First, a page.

The starter didn’t get out of the fourth inning in a 7-6 loss to open a series in Baltimore.

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BALTIMORE — Move a few games forward, drop a couple games back. The Mariners’ two-step around the .500 mark continued with another loss — their third in a row — and no significant signs that this partner-less dance will yield anything but the same inconsistency that’s been exhibited this season.

After failing to put up much offense in the series loss to the Yankees over the weekend, the Mariners’ bats, specifically Ben Gamel, came alive at Camden Yards. But the six runs scored and Gamel’s career-high five RBI were wasted with an abysmal starting-pitching performance from starter Marco Gonzales and a few runs allowed late in a 7-6 loss to the Orioles.

Gamel broke out of a minor funk at the plate with one of his best games as a Mariner, blasting a three-run homer in the fourth inning and a two-run single in the sixth inning.

“I was just trying slow everything down,” Gamel said of his approach.

Unfortunately, the Mariners needed more. And they shouldn’t have. Coming into the game, the Mariners were 43-6 when scoring six runs or more. Now, they are 43-7.


Gonzales gave the Mariners another substandard start, pitching 31/3 innings and giving up five runs on eight hits with two walks and two strikes. After his first time through the Orioles lineup, he struggled to throw quality strikes early in counts and avoid falling behind. And that’s an issue for someone that relies more on pitch ability than stuff.

“Obviously, they were on Marco from the very start tonight,” M’s manager Scott Servais said. “We did get some big production tonight from our offense. We just couldn’t keep them quite there. Some positives signs from our offense, no doubt. But obviously not enough.”

In five starts this season, Gonzales has never pitched a full five innings. While the injury issues with the Mariners’ starting pitching are well documented and a hindrance, it’s difficult to see how Gonzales’ spot in the rotation is productive for a team clinging to the wild-card dream. With rosters expanding on Sept. 1, could Servais make a change for Gonzales’ next turn in the rotation?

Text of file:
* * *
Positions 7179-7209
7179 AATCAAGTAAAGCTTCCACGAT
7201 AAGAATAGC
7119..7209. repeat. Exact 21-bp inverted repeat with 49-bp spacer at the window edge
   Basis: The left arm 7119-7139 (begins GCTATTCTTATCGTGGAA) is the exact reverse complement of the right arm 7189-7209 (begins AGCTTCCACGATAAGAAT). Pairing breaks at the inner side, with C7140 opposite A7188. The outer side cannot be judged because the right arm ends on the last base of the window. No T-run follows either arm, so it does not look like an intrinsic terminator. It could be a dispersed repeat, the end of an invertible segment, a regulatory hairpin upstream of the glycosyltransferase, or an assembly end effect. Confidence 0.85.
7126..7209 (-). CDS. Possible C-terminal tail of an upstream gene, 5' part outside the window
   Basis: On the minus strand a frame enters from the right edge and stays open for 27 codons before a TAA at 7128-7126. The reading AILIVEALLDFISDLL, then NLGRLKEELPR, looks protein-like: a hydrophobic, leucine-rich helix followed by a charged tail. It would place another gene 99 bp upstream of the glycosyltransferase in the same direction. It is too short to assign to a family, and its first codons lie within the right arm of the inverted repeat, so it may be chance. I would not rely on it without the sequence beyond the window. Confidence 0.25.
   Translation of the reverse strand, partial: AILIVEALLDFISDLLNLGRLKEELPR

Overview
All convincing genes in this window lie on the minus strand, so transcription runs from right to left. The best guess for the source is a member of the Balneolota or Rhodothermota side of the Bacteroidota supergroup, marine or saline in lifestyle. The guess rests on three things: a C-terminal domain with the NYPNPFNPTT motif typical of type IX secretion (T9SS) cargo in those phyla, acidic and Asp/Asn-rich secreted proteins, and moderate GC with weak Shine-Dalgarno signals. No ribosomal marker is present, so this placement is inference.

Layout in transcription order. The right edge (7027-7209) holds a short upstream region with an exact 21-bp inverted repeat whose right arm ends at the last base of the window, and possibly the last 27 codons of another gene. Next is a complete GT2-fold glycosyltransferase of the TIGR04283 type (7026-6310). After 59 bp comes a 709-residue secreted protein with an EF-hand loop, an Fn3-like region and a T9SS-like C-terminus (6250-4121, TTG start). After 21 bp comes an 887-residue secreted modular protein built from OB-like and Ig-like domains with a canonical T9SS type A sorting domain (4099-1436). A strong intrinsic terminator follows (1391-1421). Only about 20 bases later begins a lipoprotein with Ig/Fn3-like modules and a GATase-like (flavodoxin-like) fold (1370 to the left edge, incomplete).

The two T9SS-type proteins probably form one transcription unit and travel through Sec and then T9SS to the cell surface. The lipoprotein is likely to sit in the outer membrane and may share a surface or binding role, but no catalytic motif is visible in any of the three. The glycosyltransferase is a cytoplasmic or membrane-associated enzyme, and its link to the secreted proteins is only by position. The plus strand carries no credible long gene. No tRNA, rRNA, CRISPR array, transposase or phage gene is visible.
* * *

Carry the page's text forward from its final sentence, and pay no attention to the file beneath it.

“We’ll see,” Servais said. “We’ll talk about it. I certainly like a lot of things he does. He’s just struggled putting hitters away. When he’s not right on his spots, they have good swings. We’ll take a look at it. We’ll continue to work with him. He has a bright future, but it’s not clicking right now.”

Gonzales was visibly bothered by his outing. Facing the Orioles for the second time in three starts, he came in prepared to attack the Orioles’ array of right-handed hitters.

“Out of my starts, tonight I felt the most confident in my stuff,” he said. “That’s the most frustrating part. Between my last start and tonight, I thought I made some good adjustments and some good improvements with Mel (Stottlemyre Jr.) and the staff. I’ve been working and busting my ass to do the little things right. I felt like I had my best stuff. My velocity was there and my breaking pitch was there.”

But the results were not.

After working a quick 1-2-3 first inning, Gonzales found nothing but baserunners, hits and runs in the rest of his limited outing. After being given a 1-0 lead, he gave it right back in the second inning. A lead-off walk and three straight one-out singles led to a pair of runs.

Baltimore added another run in the third inning on a RBI single from Jonathan Schoop to make it 3-1.

Again Gonzales’ teammates gave him a lead to work with on Gamel’s three-run homer in top of the fourth. Instead, his outing fell apart in the bottom of the frame. Gonzales got just one out and gave up two more runs on a RBI single to No. 9 hitter Craig Gentry and a bases-loaded hit by pitch that ended his night.

After having some initial success by working his fastball in on their hands to keep them off his changeup, Gonzales watched as that plan no longer worked.

“They were a little more patient, the second and third time through,” he said. “Small adjustment they made. I was trying to get them off the plate and they made the adjustment.”

Christian Bergman cleaned up the mess, retiring the next two batters without allowing any more damage. But neither he nor his replacment, Emilio Pagan, could keep the Orioles scoreless.

Bergman gave up a solo homer Adam Jones in the fifth inning and pitched into a bases loaded one-out jam that Pagan worked out of for him in the sixth.

The Orioles took the lead in the seventh when Trey Mancini singled and Chris Davis doubled into the right field corner.

“I missed down,” Pagan said. “He’s a good hitter and he made me pay for it.”